Titles: Here is a complete list of the short stories, novellas, and novels in MaryJanice Davidson's QUEEN BETSY (UNDEAD) series in reading order, straight from her Facebook page, where she says, "To keep the continuity of the story, you should read the books in this order":
NOVEL 13: Undead and Unwary
O.K., with that out of the way, I'll move on to the story line, which actually has three branches: 1. Jess's twins keep disappearing; 2. Laura (the Antichrist) wants Betsy to keep her promise to help out in reorganizing Hell; and 3. Jess claims to have seen Betsy's father in St. Paul—her supposedly dead father. The twins' story is played primarily for laughs, but the Hell story is much more serious (although it has more than its share of Davidson's trademark sarcastic humor). The story line involving Betsy's father simmers in the background (as Betsy refuses to discuss it) and then flares up and burns out quickly near the end of the book.
Betsy has been purposely avoiding her Hellish responsibilities, just as she dodges most other responsibility in her life. Although she agreed to be the co-ruler of Hell, she keeps putting the chaotic events of her own life before her promise to her sister. Now, Laura is calling her on it. Laura claims that people are escaping from Hell and Betsy has to help her fix the situation. In the process of reorganizing Hell, Betsy FINALLY shows some signs of maturity—for the very first time in the entire series.
Betsy spends the entire book moving back and forth between Hell and her weird and wild household. Several ongoing issues are resolved, including the whole situation with Nick/Dick's name and her rocky family relationships. If you haven't read the previous books in the series, you may find yourself a bit lost because there are many, many flashbacks to characters and events in previous books, with each one referenced in footnotes.
The final chapters are much better paced than the early ones, mostly because Betsy begins to pull herself together and doesn't let herself get as distracted. This is part of her maturation process: focusing on the task at hand instead of using the defense mechanism of constantly changing the subject to avoid unpleasant topics. By the end, I was really enjoying the story, especially the well-earned and highly satisfying comeuppances received by some deserving characters.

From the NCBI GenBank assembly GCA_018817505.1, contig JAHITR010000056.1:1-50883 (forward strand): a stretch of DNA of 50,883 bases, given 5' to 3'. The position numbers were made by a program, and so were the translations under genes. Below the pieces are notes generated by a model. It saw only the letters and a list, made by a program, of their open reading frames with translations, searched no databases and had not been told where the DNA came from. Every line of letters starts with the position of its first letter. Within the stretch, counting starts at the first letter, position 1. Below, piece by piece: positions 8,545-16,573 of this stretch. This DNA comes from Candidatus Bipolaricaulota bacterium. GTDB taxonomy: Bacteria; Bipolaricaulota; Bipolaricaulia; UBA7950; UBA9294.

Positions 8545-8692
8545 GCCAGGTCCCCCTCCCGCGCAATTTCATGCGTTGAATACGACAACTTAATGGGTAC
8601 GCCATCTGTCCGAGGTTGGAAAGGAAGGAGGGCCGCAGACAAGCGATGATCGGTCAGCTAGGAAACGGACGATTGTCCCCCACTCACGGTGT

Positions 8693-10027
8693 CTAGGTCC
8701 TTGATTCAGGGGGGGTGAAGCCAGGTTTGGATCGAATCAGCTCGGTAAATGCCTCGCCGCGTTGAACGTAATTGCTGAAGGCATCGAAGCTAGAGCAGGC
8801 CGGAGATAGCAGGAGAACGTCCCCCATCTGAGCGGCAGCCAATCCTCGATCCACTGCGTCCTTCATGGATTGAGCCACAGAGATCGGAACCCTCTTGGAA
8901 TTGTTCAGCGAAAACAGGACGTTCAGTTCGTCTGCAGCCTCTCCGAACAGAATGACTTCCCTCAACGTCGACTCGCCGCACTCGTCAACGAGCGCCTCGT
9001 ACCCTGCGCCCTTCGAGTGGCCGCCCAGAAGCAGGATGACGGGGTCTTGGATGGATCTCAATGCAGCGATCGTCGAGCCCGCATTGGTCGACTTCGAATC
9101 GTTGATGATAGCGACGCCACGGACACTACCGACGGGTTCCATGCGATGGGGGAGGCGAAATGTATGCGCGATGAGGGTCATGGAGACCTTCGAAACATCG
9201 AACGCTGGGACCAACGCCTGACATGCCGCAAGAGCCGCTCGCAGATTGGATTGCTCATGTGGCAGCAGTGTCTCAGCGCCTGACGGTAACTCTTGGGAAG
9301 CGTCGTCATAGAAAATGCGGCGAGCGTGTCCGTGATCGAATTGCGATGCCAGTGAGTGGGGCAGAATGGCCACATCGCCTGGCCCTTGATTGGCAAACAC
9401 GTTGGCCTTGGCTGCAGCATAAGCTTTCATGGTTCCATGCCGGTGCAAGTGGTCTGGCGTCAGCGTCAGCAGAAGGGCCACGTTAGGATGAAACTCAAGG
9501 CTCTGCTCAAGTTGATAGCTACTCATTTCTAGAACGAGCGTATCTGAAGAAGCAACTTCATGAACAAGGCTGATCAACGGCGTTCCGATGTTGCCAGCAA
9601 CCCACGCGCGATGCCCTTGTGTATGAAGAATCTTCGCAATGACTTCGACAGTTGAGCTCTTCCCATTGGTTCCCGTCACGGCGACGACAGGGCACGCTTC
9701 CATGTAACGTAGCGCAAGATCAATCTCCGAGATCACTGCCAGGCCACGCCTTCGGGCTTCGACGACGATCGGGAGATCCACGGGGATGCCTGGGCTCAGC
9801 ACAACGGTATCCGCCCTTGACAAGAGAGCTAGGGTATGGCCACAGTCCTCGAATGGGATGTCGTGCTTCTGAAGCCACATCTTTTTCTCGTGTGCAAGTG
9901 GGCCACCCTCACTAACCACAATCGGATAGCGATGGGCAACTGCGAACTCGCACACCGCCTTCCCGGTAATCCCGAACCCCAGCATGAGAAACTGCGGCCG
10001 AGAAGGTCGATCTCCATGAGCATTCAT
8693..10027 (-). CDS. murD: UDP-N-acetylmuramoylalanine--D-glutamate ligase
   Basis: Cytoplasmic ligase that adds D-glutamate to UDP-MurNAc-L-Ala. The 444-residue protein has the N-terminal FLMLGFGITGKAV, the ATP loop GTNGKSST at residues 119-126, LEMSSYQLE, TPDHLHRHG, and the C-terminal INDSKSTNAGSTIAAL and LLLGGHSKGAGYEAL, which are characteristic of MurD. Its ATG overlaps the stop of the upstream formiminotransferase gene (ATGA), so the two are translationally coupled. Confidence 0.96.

As the book draws to an end, Betsy realizes that she has learned a few valuable life lessons, and I don't think that giving you this quotation will be a spoiler: First, she says, "Okay, I've learned two things this week Be careful what you wish for, and also, I can't do this by myself." Later in this scene, she also realizes that her friends know her better than she knows herself, and she expresses her appreciation to them for standing up to her and for her throughout her chaotic adventures. That would include all of the quirky eccentrics who make up her household as well as a few characters you wouldn't expect to see on such a list. As issues are resolved, Betsy's family relationships undergo tremendous changes, but none that are set in stone—not yet anyway. To read an excerpt from Undead and Unwary, click HERE to go to the book's amazon.com page, where you should then click on the cover art at top left.
Novels 9, 10, and 11 form a trilogy within the series in which Betsy travels backward and forward in time, causes lots of trouble by changing history and events, and then returns to the present where she is forced to deal with the consequences of her well-meaning, but reckless, actions. For those who need a refresher course on Betsy's life, Davidson includes introductory sections in each book that summarize the major action in the series so far.